2014 started off with a maker-enthused bang! From January 22-25th, the Bett Show took over London ExCel with 688 exhibitors showcasing their educational wares. Webmaker and a number of Make Things Do Stuff partners were fortunate to be invited to share the Stone Computers stand to run hands-on activities for teachers and students.
Technology Will Save Us were there, running a very cool session on programming their DIY Gamer. On a sheet of paper filled with blank boxes, the maker first designed an avatar and its movements in response to different key combinations on a game console. Then, by doing some simple programming on a computer, the maker brought to life his/her video game.
Next to them, Webmaker ran a Thimble workshop, introducing HTML and CSS code through the "Keep Calm and…" starter make. A few days earlier, I met 4 very cool young makers at Lutthworth High in Leicestershire. These E-leaders were recruited to attract teachers and show them how to do some simple coding at Bett. We spent Monday afternoon making things on Thimble, exploring different variables to play with, and discovering what worked and what didn't in a short period of time. After doing some homework (teaching a family member or friend how to make something on Thimble), they were geared up and ready to work at Bett. And work they did! Alongside community Webmaker mentors, FuzzyFox, and myself the E-leaders brought teachers to the stand with their smiles, and walked them through designing their very own "Keep Calm and…" make. Some of the #Bett2014 makes are pretty creative!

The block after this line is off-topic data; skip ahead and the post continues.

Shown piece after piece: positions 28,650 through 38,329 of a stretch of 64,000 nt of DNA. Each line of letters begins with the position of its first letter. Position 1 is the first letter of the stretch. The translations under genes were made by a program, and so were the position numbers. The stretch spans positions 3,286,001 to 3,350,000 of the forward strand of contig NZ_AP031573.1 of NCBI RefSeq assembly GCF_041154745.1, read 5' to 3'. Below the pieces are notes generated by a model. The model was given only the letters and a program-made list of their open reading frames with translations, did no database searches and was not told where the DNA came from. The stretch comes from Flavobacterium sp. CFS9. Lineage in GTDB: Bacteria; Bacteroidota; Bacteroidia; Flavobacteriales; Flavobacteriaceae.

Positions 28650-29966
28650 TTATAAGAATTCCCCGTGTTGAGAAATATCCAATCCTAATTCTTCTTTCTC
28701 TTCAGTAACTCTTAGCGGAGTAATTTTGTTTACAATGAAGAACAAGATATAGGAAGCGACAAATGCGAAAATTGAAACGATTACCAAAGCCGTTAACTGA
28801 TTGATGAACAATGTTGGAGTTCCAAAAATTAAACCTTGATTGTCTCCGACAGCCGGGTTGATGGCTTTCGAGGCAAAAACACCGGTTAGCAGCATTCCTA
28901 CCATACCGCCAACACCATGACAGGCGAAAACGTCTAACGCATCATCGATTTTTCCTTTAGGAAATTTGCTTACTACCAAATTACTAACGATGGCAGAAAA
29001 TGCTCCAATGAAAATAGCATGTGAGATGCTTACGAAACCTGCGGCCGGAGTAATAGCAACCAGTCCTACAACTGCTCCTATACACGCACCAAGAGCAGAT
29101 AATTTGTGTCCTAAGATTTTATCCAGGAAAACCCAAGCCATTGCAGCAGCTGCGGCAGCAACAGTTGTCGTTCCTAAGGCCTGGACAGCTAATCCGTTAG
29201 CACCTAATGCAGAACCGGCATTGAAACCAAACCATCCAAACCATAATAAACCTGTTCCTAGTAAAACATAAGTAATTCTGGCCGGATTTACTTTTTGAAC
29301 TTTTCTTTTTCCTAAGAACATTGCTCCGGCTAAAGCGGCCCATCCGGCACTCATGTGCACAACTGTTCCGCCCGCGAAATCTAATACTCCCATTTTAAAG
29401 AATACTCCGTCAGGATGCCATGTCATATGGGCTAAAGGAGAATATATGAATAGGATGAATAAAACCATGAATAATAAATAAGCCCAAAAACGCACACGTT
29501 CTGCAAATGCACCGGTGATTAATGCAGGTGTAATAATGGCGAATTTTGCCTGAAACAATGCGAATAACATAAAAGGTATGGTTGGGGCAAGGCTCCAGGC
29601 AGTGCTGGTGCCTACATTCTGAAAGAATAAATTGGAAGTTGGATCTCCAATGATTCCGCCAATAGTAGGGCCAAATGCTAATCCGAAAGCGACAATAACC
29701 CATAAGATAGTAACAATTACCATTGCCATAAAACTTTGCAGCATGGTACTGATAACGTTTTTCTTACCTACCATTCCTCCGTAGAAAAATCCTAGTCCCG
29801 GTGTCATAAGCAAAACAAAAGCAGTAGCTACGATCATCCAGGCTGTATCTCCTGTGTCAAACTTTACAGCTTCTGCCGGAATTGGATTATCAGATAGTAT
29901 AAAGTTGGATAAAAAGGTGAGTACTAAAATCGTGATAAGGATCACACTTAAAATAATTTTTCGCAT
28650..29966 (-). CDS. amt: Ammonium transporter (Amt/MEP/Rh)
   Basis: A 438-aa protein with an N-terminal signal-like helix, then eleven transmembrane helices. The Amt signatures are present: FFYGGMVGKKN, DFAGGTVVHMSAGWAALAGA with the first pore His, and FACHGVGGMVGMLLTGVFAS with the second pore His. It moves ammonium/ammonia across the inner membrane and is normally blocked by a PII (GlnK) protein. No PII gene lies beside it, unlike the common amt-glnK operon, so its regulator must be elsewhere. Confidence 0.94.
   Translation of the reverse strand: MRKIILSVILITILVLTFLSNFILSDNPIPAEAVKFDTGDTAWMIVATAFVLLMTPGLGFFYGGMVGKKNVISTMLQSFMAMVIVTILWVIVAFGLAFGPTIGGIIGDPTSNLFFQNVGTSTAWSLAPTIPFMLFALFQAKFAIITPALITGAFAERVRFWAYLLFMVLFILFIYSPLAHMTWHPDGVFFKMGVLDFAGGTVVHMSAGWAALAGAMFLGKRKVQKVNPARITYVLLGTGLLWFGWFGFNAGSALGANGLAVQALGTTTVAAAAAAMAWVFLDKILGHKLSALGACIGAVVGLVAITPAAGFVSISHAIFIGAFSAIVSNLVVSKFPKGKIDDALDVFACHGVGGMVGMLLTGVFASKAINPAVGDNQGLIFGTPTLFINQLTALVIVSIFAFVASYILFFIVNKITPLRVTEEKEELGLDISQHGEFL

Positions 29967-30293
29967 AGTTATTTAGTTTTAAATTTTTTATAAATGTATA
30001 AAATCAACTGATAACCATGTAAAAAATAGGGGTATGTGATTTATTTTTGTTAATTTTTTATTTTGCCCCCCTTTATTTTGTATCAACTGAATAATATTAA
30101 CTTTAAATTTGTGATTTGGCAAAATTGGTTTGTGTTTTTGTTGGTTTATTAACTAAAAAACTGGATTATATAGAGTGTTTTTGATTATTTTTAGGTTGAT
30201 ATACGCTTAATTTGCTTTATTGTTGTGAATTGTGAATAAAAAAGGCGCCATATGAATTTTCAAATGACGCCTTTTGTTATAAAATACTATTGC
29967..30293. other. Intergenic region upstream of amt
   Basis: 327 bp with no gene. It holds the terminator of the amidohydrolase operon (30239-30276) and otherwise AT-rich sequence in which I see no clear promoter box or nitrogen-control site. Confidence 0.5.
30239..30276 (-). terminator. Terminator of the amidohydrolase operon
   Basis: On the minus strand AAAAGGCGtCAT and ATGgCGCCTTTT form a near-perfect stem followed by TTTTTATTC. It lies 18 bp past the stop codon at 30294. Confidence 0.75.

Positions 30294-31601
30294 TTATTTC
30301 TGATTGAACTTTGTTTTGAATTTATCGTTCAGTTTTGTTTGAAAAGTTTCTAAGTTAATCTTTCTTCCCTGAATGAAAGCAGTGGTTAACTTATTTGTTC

For teachers looking to get ideas before delving into digital making, Stone Computers organized a stand where various educators could share their thoughts and tips on getting digital in the classroom. There was an impressive line-up over the 4 days, including Mozilla's Doug Belshaw and Tim Riches talking about the value of integrating badges, and how they're aligned with our Web Literacy Map. Doug's slide deck is here. I had the opportunity to share how coding could be used as a medium for creative expression, and how it doesn't have to be the content focus in any classroom. I encouraged teachers to get their classes involved in upcoming campaigns, like International Privacy Day on January 28th and celebrating the 25th birthday of the Web this year. My slides are here.
All of these activities were neatly tied together with badges -- in fact, participants were earning badges for every activity they completed! Digital Me and the Badge The UK teams were buzzing about issuing badges for achievements and talking to teachers about incorporating badges in school. It was beautiful to see everyone excited about the upcoming Badge Kit, and discussing how this could be relevant with their students. It'll be even more interesting to see how everyone integrates it into their systems.